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How am I feeling? Tuesday July 2, 2013

The self-flagellating thoughts scurry through the dark alleys of the mind: Why do I feel so tired? Why haven't I accomplished more today? Why am I so sad? Why...? Dangerous word that.

It creates an immediate and condemnatory glance in our direction. Pressure. Guilt. It's perhaps a sign we are living in our head and not grounded in our bodies. What do we mean by that?

In both Person Centered Counselling and Cognitive Behavioural Therapy, if I've been running around my head like a demented hamster on a wheel, joking, talking rapidly, hyper-active, over-thinking, the therapist need ask only five little words: How do you feel now? Silence. Breath in. Hold it. Exhale. Head down. (When we look down we are more able to engage with our feelings.) I'm almost immediately calmer. More in control. Better connected with my body; my feelings.

It's such a simple tool we all have access to and yet, speaking personally, I all too often fail to pause long enough to just glance down and ask myself that simple question: How am I feeling?

It's oh so much kinder than "Why?" So why don't I always do it?

Oops! We're banning "why?" right?

Thoughts on the above? Please feel free to post a comment on our Blogspot:

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Anonymous Tue, Jul 2nd 2013 @ 8:30am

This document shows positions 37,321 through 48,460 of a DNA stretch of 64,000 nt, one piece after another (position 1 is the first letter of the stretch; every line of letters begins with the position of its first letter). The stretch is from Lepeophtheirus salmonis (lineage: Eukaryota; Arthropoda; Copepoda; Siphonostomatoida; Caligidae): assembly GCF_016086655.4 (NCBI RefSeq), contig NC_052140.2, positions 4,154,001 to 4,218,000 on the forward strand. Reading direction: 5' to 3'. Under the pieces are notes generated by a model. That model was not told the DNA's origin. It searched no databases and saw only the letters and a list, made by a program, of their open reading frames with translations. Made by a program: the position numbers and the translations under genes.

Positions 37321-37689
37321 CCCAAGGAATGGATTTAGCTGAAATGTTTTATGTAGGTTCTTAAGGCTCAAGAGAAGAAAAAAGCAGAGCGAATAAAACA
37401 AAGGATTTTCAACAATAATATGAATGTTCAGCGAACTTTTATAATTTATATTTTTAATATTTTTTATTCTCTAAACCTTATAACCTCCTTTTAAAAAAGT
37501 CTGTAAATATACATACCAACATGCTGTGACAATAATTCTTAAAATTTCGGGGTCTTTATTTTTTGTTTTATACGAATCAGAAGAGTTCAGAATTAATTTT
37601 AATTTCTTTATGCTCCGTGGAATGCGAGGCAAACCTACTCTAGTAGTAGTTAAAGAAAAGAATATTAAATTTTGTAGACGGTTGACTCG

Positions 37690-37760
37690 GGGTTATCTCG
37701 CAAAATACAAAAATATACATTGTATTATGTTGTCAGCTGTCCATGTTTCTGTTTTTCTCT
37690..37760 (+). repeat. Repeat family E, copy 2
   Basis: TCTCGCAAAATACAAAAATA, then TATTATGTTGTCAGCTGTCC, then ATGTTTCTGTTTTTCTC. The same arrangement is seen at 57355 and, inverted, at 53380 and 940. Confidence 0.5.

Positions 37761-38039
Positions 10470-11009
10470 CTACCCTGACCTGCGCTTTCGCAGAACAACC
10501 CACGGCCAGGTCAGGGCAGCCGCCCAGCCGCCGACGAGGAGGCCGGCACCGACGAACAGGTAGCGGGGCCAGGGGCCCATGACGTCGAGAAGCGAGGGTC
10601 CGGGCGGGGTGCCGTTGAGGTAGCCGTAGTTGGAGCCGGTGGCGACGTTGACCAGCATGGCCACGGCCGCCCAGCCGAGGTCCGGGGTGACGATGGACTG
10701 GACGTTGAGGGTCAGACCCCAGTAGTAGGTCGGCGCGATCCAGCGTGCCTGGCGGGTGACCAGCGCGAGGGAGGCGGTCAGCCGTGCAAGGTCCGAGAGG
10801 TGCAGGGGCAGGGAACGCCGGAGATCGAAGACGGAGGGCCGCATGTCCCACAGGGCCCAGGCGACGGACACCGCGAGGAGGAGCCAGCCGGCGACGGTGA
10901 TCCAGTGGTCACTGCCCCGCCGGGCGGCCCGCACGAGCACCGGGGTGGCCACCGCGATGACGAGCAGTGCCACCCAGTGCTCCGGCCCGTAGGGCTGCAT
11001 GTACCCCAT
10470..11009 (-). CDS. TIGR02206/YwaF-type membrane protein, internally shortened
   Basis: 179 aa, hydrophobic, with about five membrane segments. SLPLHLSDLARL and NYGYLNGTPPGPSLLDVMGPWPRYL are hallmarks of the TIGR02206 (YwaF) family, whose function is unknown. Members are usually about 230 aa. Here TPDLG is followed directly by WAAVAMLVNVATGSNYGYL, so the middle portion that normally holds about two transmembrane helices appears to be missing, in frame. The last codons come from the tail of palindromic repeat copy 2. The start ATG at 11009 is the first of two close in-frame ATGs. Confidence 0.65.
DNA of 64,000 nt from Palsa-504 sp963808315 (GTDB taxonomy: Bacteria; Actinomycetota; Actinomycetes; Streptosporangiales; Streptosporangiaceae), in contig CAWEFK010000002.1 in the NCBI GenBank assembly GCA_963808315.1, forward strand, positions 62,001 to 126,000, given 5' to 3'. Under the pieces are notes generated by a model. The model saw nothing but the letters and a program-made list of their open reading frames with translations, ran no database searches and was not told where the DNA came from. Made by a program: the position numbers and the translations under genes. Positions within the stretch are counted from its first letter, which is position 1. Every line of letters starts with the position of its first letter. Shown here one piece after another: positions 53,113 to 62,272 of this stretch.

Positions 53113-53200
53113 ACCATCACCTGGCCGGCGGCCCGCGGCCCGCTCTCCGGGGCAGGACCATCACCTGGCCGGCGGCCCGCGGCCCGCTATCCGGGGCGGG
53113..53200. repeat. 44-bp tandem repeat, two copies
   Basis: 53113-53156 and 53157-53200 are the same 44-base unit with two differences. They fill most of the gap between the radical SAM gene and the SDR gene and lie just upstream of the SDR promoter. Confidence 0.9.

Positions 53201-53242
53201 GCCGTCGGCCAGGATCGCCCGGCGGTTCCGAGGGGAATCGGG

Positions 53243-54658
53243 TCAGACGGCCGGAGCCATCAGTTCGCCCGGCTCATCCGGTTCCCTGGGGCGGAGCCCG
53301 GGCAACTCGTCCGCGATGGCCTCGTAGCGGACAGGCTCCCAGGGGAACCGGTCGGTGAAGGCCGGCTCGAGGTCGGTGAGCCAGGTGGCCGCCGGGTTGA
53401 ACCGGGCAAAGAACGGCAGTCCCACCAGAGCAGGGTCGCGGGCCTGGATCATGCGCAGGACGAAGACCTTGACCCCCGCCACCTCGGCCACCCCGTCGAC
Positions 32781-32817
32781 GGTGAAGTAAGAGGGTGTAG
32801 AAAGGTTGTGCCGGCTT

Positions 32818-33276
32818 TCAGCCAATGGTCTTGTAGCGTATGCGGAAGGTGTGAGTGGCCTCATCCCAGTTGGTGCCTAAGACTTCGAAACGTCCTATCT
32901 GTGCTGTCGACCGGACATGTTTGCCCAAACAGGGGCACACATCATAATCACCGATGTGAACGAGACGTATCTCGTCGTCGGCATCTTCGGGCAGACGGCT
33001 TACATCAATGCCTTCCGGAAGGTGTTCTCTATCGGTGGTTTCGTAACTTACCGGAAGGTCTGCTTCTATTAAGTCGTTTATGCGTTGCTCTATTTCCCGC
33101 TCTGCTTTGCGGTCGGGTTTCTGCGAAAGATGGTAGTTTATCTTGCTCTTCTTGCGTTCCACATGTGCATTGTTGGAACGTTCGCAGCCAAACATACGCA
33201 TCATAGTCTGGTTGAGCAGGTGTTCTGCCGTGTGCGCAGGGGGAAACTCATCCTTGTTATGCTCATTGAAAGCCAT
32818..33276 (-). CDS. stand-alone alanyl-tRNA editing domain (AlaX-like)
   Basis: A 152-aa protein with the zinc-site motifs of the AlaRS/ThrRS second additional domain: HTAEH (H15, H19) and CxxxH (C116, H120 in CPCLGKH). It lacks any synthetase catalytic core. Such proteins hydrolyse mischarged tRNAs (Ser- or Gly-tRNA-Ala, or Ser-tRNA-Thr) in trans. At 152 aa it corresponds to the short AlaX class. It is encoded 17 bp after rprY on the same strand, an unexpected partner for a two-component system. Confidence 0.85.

How about banning "should" and "ought" too?

Jessica Tue, Jul 2nd 2013 @ 3:29pm

Jon actually mentions in his ebook that replacing 'should' with 'could' is often very helpful - I have tried it and it is much gentler to the self. :)

Julia Tue, Jul 2nd 2013 @ 5:01pm

I have picked up some really good tips, advice, you tube clips,lovely friends and book titles from Moodscope and today, once again, I learn something new, this time thanks to Suzy. That looking downwards makes you relax a little. It does! I tried it,

Sarah Layton Wed, Jul 3rd 2013 @ 9:13am

I so agree with your thoughts about the word 'why' Suzy and how unhelpful it can be. I find 'how' so much more useful. 'How am I creating these feelings?', 'How can I support myself to feel different right now?'

I find that 'how' inspires me to open the question up and it doesn't invite me to be self-critical either. Answering the questions I ask myself can be really empowering.

Turning to my body always slows me down. Beyond Chocolate - which is a process for improving our relationship with food and our bodies has a principle called 'Tuning In'. It is an exercise in which we are invited to be with ourselves and notice.

Notice any physical sensations - the sensation of resting my arm on the chair, the sensation of noticing my feet in contact with the ground, the sensations that might indicate we are hungry - emptiness in my tummy, a sensation in my throat.

Notice our emotions - am I sad, angry, happy or afraid with all variations along the continuum of each. How does that feel in my body?

Notice our thoughts - what am I thinking? Am I being critical or judgemental, planning, remembering? The idea is just to notice - not to pressure ourselves to 'do' anything. We are entitled to our feelings - they just are. The more we notice ourselves in the present the more we have information about how to take care of ourselves and what we need.

For more about Beyond Chocolate see

Suzy Sat, Jul 6th 2013 @ 9:40am

I couldn't agree more with you Sarah. Our bodies are always, always telling us something right? It's just learning to listen gently. Thanks Sarah.

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